South Africa chases new export opportunities
South African clothing and textile companies have become increasingly export-focused since the implementation of the Africa Growth and Opportunity Act (AGOA) in 2000. This article looks at some of the latest initiatives to take advantage of the country's unique resources.
Under AGOA, which allows tariff- and quota-free imports to the US on a specified range of goods, South Africa's total exports to the US jumped 45 per cent last year. Textiles and clothing have been one of the main beneficiaries of the programme, and the Department of Trade and Industry has thrown its weight behind the drive to use the country's unique resources as the basis of an export oriented fashion industry.
An obvious advantage in the development of fabric and garment production is the fact that South Africa has most of the raw materials it requires on hand.
South Africa is, for instance, the world's largest commercial producer of mohair with an annual output of 4,300 tonnes of fibre. This is already an important currency earner, with much of the output going to European processors, particularly in Italy.
The future aim is to set up "partnership" arrangements with European customers whereby raw fibre will be processed on the spot in plants created with the technical and marketing expertise of existing customers. South Africa's lower labour costs act as an incentive to European processors to co-operate in joint ventures like this.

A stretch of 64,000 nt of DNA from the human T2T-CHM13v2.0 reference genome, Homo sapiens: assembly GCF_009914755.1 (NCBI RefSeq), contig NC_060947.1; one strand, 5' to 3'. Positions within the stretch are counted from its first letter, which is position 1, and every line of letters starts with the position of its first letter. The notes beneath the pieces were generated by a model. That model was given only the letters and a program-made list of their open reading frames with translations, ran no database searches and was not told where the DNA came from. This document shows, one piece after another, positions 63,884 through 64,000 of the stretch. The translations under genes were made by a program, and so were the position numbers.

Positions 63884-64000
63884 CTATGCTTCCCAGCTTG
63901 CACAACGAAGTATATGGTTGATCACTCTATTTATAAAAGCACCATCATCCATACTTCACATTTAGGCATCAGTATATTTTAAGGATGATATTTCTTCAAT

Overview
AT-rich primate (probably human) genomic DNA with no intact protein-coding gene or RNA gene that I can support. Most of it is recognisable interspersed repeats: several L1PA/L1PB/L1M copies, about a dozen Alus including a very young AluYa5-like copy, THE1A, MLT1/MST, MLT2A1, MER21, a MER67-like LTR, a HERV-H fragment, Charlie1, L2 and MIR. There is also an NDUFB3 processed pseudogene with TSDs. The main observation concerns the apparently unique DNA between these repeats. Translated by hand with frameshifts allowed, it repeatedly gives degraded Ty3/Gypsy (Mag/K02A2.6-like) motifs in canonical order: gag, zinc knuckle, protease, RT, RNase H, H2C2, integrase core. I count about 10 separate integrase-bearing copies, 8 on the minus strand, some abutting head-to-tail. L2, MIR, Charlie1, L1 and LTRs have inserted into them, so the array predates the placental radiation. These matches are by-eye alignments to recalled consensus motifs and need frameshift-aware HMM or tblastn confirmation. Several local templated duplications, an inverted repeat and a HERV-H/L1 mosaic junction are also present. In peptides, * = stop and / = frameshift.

South African wool
A similar approach is being adopted on South African grown wool. South Africa rates fifth in the global league table of wool producing nations with an annual clip in excess of 50,000 tonnes. Much of the South African clip already consists of high quality wools, especially merino, for which the South African terrain and climate is particularly well suited.
"The quality rather than volume approach will take South African wools out of competition with both wools from other sources and cheap manmade fibres," is the official line from the DTI.
South Africa also grows high quality cotton, harvesting around 40,000 tonnes a year. What it doesn't produce itself can be readily brought in from neighbouring nations for processing in South Africa, before being exported for spinning and weaving elsewhere. Once again, however, the long-term aim of government and growers is for an ever increasing proportion of the locally grown crop to be taken through to finished garment stage before selling overseas.
Cotton is not the only vegetable fibre produced in South Africa. Both flax and hemp are important ancillary crops for South African farmers, some of whom are also monitoring recent experiments in the creation of textile fibres from other plant materials such as seaweed, soya bean and sugar cane.